Remember ME - You Me and Dementia

Monday, December 17, 2007

Keeping track of Elderly is difficult

It took a little over 48 hours for Banubi to be reunited with her family members on Saturday evening, thanks to the smart work put in by the Elders Helpline (No. 1090), run jointly by the Nightingale Medical Trust and the City Police of Bangalore.

Sixty-five-year-old Banubi from the neighbouring State lost her way in the City a couple of days ago. She was neither familiar with the language nor route. Making her position worse was the fact that she was a victim of dementia, a disease characterised by memory loss and behavioural disorders.

It took a little over 48 hours for her to be reunited with her family members on Saturday evening, thanks to the smart work put in by the Elders Helpline (No. 1090), run jointly by the Nightingale Medical Trust and the City Police.

Banubi hails from a village, Tagepally, in Krishnagiri district. She and her son Babu were part of a large group that landed in the City on Wednesday to attend a relative’s wedding.

A day later, Banubi had strayed away from the marriage hall and was found loitering on Avenue Road by a woman constable around 11.30 am. Police alerted the Elders Helpline.

Counsellors at the Helpline had a tough time eliciting information from Banubi as her speech was neither coherent nor was her memory accurate. She spoke in Urdu and Tamil. “Her grand saree and ornaments enabled us to know that she had visited the City for a wedding,” said counsellor Geetha. She kept using the names Tagepally and Sowdepally, which were villages located at two extreme ends and the name Ismail.

Using police contacts, counsellors found out that the village was in Krishnagiri district in Tamil Nadu. Volunteer Uma Murthy called up a friend Jyoti Shankar. “Within ten minutes, she gave me phone numbers of neighbouring police stations and we started our hunt from there,” says Uma.

Meanwhile, Babu had filed a complaint at Malleswaram police station that his mother had gone missing. The helpline had also ensured proper care and stay for Banubi at a private old age home at K R Puram.

“Elders Helpline passed on the information to Krishnagiri Superintendent police and they put them across to the Maharajakadai police station. Police found out that one Ismail had expired six months and his widow Banubi was on a trip to Bangalore,” said Geetha. Thanks to phones in neighbouring houses, police were able to inform Banub’s daughter Laila and son-in-law Amanullah that their mother was found in Bangalore. The duo rushed by car to the City by afternoon and were reunited with her on Saturday evening.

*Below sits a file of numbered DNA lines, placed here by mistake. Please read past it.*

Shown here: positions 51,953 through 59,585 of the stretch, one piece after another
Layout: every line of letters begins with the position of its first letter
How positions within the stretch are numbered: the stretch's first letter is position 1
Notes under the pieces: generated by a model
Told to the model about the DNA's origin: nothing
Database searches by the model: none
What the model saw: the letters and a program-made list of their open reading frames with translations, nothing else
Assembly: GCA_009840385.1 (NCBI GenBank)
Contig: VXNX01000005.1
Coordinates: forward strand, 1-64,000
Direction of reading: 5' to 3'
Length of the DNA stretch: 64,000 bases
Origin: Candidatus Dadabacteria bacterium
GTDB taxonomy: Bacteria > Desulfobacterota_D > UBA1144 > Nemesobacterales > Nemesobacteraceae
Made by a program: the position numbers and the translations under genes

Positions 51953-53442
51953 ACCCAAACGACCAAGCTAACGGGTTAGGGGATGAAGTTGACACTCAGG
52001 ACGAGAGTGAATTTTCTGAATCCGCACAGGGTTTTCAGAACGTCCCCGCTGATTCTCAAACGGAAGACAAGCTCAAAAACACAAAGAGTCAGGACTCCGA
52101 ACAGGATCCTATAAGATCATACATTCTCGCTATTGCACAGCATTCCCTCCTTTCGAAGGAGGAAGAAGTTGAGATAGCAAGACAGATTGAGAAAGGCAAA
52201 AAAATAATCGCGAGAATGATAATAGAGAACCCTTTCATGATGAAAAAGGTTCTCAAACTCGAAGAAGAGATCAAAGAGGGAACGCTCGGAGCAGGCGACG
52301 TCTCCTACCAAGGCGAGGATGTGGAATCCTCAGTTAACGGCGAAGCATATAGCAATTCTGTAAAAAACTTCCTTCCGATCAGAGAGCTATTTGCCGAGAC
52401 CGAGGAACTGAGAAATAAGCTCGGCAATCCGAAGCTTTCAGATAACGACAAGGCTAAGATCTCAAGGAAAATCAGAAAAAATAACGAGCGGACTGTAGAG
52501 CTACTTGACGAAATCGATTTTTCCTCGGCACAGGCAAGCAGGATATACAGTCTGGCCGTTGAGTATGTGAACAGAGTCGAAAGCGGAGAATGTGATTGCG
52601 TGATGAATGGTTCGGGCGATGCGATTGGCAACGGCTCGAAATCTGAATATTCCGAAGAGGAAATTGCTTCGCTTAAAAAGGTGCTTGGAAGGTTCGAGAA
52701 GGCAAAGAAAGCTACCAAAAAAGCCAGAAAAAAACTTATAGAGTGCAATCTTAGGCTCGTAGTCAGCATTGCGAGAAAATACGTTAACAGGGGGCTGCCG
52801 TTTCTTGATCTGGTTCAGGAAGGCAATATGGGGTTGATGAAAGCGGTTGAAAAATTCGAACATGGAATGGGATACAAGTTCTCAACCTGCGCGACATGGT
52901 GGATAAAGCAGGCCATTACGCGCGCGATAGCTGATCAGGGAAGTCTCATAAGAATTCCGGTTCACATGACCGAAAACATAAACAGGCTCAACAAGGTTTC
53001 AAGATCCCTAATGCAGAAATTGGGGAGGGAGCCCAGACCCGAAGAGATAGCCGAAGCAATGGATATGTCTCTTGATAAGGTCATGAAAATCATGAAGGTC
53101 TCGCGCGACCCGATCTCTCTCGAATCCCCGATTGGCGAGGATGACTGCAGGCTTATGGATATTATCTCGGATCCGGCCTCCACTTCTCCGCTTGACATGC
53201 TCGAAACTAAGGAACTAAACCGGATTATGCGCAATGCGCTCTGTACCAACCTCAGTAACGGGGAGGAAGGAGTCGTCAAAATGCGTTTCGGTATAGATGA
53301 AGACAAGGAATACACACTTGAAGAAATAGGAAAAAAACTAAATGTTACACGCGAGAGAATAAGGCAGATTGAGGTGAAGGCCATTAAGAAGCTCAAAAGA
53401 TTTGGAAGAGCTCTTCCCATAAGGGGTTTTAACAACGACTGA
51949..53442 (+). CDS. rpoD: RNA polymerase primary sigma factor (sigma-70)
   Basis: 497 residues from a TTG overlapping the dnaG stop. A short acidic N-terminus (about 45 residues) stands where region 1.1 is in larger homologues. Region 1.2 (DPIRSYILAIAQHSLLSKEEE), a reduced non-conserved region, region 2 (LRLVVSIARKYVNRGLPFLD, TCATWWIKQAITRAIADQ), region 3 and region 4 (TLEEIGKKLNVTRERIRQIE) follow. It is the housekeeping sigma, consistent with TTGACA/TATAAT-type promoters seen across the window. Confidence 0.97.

She did not seem to recognise her daughter and son-in-law. However, after some time, she was found talking to them animatedly. Volunteers at the Elders Helpline were frantically trying to call up her son Babu on the number given at the police station to inform him that his mother was found. However, he did not respond to calls.

When this reporter asked Banubi about her children, she said she could not recall how many she had. It is indeed heartwarming that an elderly woman in such a condition was reunited with her family.


There are 32,000 people in the City identified as suffering from Dementia, said Dr Radha S Murthy, Managing Trustee, Nightingales Medical Trust. Urging people never to let the elderly out on their own, Radha said, “We have 75 cases of Dementia reported in the City this year alone, averaging five a month. There must be some address or phone number stitched on to their blouses or shirts when they are let out alone to enable us to contact their relatives. Identity cards in pockets or on person is not the solution as they are fidgety by nature and throw or tear them away.”


Forget yourself for others, and others will never forget you.

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